Background: The limitations of visual angiographic assessment in coronary artery disease are well known. When intermediate lesions are submitted for functional assessment, there is a reclassification in the initial therapeutic decision in up to 33% of patients. Additional diagnostic modalities have been developed, such as the instantaneous wave-free ratio (iFR) evaluation, to characterize these patients with intermediate lesions better.
Methods: This prospective single-center study investigated the prognosis of intermediate coronary stenoses assessed by the iFR. Consecutive patients from January 2017 to January 2020, whose iFR was assessed in our hospital and had one or more moderate coronary lesions were included. Patients were divided into Group A (deferred lesions [65 patients with 93 assessed lesions]) and Group B (revascularized lesions [25 patients with 37 lesions]).
Results: There was no difference in demographic characteristics and clinical symptoms at presentation between the groups. The radial artery approach was performed in both groups, with crossover rates of the arterial access of 4.61% in Group A and 4% in Group B, although this was not statistically different. The volume of contrast used (p = 0.001) and fluoroscopy time (p = 0.05) were higher in Group B than in Group A. The average duration of late follow-up was 390.1 + 289.1 days, with no significant difference between the groups (p = 0.202). The variables associated with the need for new urgent revascularization and death (cardiac and non-cardiac) were not different between the groups (p = 0.689 and p > 0.999, respectively). There was no case of infarction in either group.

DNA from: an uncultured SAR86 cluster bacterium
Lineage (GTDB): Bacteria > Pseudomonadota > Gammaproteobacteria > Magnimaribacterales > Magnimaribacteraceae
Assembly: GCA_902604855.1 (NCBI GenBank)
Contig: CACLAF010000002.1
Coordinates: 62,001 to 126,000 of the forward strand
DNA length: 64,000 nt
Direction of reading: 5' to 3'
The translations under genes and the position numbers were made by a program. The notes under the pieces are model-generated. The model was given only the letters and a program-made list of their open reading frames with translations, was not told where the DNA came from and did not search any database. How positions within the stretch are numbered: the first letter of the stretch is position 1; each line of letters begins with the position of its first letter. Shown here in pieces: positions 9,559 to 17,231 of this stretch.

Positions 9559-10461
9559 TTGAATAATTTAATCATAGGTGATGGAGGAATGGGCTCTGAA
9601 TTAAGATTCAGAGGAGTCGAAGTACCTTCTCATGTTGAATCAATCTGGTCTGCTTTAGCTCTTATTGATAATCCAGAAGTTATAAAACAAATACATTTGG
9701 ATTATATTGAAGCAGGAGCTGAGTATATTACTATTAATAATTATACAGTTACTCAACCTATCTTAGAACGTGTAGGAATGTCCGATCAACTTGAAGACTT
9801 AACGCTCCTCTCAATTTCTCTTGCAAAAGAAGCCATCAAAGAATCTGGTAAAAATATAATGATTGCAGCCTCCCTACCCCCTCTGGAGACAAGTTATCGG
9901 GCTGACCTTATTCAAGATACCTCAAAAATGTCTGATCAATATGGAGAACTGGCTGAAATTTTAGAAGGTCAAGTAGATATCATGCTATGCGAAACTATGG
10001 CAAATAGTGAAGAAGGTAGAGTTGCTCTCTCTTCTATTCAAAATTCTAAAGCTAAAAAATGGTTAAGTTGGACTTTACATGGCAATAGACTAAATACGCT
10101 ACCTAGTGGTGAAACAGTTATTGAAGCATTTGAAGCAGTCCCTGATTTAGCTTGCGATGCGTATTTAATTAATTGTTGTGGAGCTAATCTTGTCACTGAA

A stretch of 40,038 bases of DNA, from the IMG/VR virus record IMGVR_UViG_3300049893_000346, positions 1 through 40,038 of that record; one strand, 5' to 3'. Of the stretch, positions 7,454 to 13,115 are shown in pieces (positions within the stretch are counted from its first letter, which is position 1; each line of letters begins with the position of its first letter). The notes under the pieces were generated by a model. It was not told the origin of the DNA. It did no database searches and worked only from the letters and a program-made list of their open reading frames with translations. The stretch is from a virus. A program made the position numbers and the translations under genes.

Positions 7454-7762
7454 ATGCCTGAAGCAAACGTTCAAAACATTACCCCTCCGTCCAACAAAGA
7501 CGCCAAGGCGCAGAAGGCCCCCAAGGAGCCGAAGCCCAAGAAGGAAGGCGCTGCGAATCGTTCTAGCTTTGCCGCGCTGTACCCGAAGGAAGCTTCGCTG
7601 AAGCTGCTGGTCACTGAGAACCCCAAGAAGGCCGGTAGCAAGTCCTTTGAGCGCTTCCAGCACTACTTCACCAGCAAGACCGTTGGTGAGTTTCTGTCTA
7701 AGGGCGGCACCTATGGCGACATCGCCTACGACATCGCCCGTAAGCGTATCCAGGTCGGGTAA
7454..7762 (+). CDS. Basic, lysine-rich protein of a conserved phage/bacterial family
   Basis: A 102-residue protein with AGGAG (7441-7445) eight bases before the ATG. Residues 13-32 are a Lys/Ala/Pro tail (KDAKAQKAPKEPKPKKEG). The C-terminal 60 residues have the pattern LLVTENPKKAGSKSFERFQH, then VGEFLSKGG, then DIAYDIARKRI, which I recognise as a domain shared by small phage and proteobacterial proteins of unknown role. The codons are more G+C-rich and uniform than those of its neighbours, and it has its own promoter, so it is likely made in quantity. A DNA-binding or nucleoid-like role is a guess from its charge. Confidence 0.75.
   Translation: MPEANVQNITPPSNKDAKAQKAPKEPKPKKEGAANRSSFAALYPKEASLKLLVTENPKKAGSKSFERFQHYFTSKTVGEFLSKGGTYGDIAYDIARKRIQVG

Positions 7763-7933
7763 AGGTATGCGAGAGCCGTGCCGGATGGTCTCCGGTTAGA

Conclusion: Our study showed the safety of the iFR-based invasive physiology method in patients deferred from coronary revascularization in daily clinical practice. Both groups of patients had low rates of adverse cardiac events and death at the late follow-up.
What is Known:
• Fractional flow reserve evaluation is the gold standard diagnostic modality to measure the pressure gradient between the chosen lesion and the aortic root.
• The instantaneous wave-free ratio uses principles similar to that of the fractional flow reserve but does not require adenosine.
What the Study Adds:
• The instantaneous wave-free ratio is a safe and effective diagnostic measure in a real-world setting.
• Both patients deferred and those recommended for revascularization showed low rates of adverse cardiac events and death using the instantaneous wave-free ratio as an indicator.